Thursday, March 10, 2011

The Kindness of Strangers

I landed in Korea on Friday.  I went out downtown Saturday, partied hard and was a little delirious and dizzy with jet lag.  I got myself into a cab at 5am and with a little help from my awesome Korean friend Chloe, the driver was able to take me to my school.  At 5:30am I took on my ten minute walk from my school to my home (because at the time I had no idea how to tell a cab driver in Korean how to get to my house).  It was amazing to me, that nobody bothered me (I hardly even noticed if anyone was staring at me), nobody approached me and I felt perfectly fine walking home at that time of day.  Having been here for almost 6 months, I can still say the same thing.

Now, back home this would never happen.  There have been times when I've walked home from a bar at 3am, but have been subjected to car honks, bad pick up lines (the ones I hated the most was when I was fulfilling my street meat cravings and some jerk always has to walk by with a "enjoying that hot dog/meat eh?") and always being worried about walking past groups of people.  I'm less scared than some people, but there is always that element of being a girl by herself at night that has been engrained in society and perpetuated by the media.  Yet in Korea, even at 5:30am, with all the neon lights (I call it the Neon Jungle) and the drunk or late-nighters out at all times that only worry about themselves, its hard to find yourself worrying. 

Another thing about myself, I can be a little careless.  Thus far, I have dropped my cell phone in two different places and surprisingly, always gotten it back.  The first time in a cab, where the driver drove back (after a couple of hours) and gave me my phone, and the second, (this surprised me the most) I dropped my phone on the street (please don't ask me how or why) near Camp Walker, the army base, and had a soldier return my phone.  I'm not saying I don't trust people, but except for my friend Maria having extremely good luck, I have never heard a story of someone losing their phone and then getting it back almost right away- especially by a waegookin (foreigner) outside of Korea.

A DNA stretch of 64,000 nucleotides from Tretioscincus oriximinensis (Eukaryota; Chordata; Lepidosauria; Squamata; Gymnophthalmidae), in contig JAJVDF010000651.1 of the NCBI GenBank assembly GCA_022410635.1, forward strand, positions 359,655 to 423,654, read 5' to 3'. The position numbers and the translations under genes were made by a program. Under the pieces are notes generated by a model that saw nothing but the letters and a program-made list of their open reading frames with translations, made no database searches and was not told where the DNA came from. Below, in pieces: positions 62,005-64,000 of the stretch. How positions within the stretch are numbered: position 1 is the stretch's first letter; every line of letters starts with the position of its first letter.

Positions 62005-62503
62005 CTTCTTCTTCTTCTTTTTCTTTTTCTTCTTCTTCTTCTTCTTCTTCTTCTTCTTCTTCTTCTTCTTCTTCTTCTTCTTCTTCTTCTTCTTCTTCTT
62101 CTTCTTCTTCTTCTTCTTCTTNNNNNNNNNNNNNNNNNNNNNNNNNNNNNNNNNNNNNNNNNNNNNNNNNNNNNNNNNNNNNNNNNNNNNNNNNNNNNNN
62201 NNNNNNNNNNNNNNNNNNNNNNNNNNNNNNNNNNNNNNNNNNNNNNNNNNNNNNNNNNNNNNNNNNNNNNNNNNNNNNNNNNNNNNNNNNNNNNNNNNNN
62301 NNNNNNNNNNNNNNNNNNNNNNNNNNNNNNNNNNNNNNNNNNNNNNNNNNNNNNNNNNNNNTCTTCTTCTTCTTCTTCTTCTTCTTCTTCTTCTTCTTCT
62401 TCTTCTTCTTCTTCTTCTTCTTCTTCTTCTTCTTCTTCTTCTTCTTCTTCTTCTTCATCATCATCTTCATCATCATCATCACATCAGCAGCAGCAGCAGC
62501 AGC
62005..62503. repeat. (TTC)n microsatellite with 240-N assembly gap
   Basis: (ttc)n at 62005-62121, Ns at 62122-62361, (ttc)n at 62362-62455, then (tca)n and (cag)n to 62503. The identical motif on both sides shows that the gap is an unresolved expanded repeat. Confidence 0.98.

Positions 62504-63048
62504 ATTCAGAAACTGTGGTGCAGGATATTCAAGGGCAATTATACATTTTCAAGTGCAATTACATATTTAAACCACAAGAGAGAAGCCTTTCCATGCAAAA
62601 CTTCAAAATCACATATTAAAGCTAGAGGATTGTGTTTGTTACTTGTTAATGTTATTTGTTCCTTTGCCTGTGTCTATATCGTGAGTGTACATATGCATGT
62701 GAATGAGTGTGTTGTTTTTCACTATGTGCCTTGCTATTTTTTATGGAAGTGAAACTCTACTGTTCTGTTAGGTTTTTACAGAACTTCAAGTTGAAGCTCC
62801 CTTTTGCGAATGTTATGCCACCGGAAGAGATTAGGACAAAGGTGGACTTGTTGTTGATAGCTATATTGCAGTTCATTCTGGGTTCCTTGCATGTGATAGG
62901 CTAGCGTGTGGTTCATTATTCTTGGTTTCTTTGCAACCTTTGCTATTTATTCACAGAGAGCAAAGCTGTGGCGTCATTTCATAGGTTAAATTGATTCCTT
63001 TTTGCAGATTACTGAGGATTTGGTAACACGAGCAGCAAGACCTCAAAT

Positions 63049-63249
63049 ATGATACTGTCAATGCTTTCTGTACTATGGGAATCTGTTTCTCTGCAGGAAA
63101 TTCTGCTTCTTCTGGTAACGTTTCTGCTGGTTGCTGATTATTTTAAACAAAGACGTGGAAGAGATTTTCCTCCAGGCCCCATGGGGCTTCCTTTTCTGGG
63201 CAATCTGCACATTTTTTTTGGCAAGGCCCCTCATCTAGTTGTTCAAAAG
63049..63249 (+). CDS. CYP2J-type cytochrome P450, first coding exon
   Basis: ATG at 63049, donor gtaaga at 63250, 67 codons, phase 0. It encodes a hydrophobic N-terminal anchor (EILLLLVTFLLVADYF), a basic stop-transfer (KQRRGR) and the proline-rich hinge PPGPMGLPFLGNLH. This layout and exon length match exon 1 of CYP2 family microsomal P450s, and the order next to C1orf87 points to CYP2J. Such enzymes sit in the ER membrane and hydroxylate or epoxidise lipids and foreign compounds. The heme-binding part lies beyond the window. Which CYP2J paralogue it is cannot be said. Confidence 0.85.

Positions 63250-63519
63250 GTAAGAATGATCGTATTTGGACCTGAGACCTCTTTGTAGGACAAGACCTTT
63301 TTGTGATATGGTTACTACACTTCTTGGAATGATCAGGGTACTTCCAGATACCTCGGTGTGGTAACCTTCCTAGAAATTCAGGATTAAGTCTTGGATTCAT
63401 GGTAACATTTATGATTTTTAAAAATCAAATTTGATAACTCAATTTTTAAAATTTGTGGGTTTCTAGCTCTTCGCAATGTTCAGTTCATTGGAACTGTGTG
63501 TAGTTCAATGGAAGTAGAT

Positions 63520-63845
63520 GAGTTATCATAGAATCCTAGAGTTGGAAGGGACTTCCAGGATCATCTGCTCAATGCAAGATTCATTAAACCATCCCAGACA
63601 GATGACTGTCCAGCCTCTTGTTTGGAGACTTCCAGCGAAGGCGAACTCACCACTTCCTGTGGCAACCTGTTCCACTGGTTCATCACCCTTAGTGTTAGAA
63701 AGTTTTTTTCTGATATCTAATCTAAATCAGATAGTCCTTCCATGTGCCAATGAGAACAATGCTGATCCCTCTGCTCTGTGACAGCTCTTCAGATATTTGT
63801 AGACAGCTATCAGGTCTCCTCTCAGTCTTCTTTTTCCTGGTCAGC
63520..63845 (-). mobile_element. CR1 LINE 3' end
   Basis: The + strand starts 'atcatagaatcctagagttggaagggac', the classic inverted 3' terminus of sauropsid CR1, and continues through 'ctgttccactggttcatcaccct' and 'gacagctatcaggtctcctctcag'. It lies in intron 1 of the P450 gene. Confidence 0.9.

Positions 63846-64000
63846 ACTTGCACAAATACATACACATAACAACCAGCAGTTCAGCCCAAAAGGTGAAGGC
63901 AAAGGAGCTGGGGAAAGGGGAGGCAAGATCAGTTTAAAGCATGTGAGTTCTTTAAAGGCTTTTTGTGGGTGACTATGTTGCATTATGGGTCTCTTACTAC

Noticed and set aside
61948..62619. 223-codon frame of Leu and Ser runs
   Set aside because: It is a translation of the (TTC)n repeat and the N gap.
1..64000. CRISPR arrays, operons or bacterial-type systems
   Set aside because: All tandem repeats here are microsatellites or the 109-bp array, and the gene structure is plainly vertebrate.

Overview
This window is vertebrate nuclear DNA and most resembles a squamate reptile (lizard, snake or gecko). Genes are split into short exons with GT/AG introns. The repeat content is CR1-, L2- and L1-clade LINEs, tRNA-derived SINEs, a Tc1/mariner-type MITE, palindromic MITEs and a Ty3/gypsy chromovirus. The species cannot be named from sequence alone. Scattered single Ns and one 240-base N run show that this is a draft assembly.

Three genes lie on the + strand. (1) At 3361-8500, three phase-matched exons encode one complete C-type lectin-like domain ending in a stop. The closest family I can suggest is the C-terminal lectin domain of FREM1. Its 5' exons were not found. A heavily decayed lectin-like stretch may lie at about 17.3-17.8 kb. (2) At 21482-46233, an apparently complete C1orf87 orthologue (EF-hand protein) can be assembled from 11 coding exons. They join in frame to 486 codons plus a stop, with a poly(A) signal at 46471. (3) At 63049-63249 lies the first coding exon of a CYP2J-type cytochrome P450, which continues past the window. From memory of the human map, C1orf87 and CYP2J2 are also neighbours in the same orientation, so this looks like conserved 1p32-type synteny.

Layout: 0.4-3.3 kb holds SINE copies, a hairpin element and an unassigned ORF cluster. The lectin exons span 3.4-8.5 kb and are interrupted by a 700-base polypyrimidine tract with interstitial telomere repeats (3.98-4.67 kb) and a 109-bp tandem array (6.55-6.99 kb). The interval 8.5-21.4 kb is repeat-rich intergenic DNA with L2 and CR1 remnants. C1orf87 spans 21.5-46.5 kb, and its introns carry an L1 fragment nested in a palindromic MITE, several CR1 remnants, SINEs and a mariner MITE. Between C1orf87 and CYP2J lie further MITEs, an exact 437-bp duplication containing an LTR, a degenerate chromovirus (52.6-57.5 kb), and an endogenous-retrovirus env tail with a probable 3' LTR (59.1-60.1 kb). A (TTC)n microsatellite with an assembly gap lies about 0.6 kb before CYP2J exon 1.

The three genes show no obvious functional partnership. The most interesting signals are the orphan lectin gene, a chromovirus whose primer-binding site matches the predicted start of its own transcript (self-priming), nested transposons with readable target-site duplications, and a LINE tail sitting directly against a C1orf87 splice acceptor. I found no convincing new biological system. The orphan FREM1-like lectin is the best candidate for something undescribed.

This notion of moral perfection stems from Confucianism that Korea has adapted even more strongly than China from where it was founded.

According to Wikipedia, "Humanity is core in Confucianism. A simple way to appreciate Confucian thought is to consider it as being based on varying levels of honesty, and a simple way to understand Confucian thought is to examine the world by using the logic of humanity."
It follows five main elements:
Ren - humanity
Yi - righteousness
Li - ritual
Zhi - knowledge
Xin - integrity

I first learned about Confucianism briefly in World Religions class, however, in Korea it is only considered a philosophy.  Something can be gained from having a country follow the same principles in order to attain a higher level of being.  It was a little hard to comprehend that in Korea you can get your phone/wallet back without a hassle, and with no extra long-distance charges on your phone or money missing from your wallet.  Sometimes it just blows my mind how honest a society can be.  The hardest part is thinking about what will happen when I leave Korea.  But then I guess, I'll just have to work on my carelessness first.

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